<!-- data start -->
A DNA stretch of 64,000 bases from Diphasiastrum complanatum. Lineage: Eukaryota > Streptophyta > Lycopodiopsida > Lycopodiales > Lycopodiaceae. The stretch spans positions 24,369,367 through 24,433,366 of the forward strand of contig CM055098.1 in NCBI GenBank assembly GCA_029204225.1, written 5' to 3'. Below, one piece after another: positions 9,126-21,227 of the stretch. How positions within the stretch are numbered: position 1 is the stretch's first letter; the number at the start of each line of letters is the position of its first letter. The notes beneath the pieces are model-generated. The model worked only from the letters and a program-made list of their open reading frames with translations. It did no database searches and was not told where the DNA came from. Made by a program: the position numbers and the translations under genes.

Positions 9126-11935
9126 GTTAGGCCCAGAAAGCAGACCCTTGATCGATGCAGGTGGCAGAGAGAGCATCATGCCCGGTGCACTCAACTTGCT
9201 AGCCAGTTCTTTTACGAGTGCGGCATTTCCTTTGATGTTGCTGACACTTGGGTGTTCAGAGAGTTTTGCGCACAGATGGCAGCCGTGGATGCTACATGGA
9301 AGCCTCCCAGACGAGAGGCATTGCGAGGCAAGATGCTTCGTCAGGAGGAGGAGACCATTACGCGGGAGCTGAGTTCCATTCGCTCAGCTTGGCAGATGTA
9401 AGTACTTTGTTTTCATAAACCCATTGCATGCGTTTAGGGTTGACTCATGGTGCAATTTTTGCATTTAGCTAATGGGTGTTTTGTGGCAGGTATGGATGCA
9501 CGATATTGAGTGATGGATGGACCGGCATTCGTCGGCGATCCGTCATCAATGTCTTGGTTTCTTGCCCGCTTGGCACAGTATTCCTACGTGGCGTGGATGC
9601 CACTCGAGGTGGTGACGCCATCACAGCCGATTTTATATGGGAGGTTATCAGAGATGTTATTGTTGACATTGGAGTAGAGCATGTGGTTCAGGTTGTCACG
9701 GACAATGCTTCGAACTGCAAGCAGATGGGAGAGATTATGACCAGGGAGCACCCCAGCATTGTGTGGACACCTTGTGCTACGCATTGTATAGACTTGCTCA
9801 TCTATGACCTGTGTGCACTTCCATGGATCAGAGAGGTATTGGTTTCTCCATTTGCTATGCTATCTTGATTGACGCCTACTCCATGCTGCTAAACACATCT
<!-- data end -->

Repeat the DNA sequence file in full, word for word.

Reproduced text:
A DNA stretch of 64,000 bases from Diphasiastrum complanatum. Lineage: Eukaryota > Streptophyta > Lycopodiopsida > Lycopodiales > Lycopodiaceae. The stretch spans positions 24,369,367 through 24,433,366 of the forward strand of contig CM055098.1 in NCBI GenBank assembly GCA_029204225.1, written 5' to 3'. Below, one piece after another: positions 9,126-21,227 of the stretch. How positions within the stretch are numbered: position 1 is the stretch's first letter; the number at the start of each line of letters is the position of its first letter. The notes beneath the pieces are model-generated. The model worked only from the letters and a program-made list of their open reading frames with translations. It did no database searches and was not told where the DNA came from. Made by a program: the position numbers and the translations under genes.

Positions 9126-11935
9126 GTTAGGCCCAGAAAGCAGACCCTTGATCGATGCAGGTGGCAGAGAGAGCATCATGCCCGGTGCACTCAACTTGCT
9201 AGCCAGTTCTTTTACGAGTGCGGCATTTCCTTTGATGTTGCTGACACTTGGGTGTTCAGAGAGTTTTGCGCACAGATGGCAGCCGTGGATGCTACATGGA
9301 AGCCTCCCAGACGAGAGGCATTGCGAGGCAAGATGCTTCGTCAGGAGGAGGAGACCATTACGCGGGAGCTGAGTTCCATTCGCTCAGCTTGGCAGATGTA
9401 AGTACTTTGTTTTCATAAACCCATTGCATGCGTTTAGGGTTGACTCATGGTGCAATTTTTGCATTTAGCTAATGGGTGTTTTGTGGCAGGTATGGATGCA
9501 CGATATTGAGTGATGGATGGACCGGCATTCGTCGGCGATCCGTCATCAATGTCTTGGTTTCTTGCCCGCTTGGCACAGTATTCCTACGTGGCGTGGATGC
9601 CACTCGAGGTGGTGACGCCATCACAGCCGATTTTATATGGGAGGTTATCAGAGATGTTATTGTTGACATTGGAGTAGAGCATGTGGTTCAGGTTGTCACG
9701 GACAATGCTTCGAACTGCAAGCAGATGGGAGAGATTATGACCAGGGAGCACCCCAGCATTGTGTGGACACCTTGTGCTACGCATTGTATAGACTTGCTCA
9801 TCTATGACCTGTGTGCACTTCCATGGATCAGAGAGGTATTGGTTTCTCCATTTGCTATGCTATCTTGATTGACGCCTACTCCATGCTGCTAAACACATCT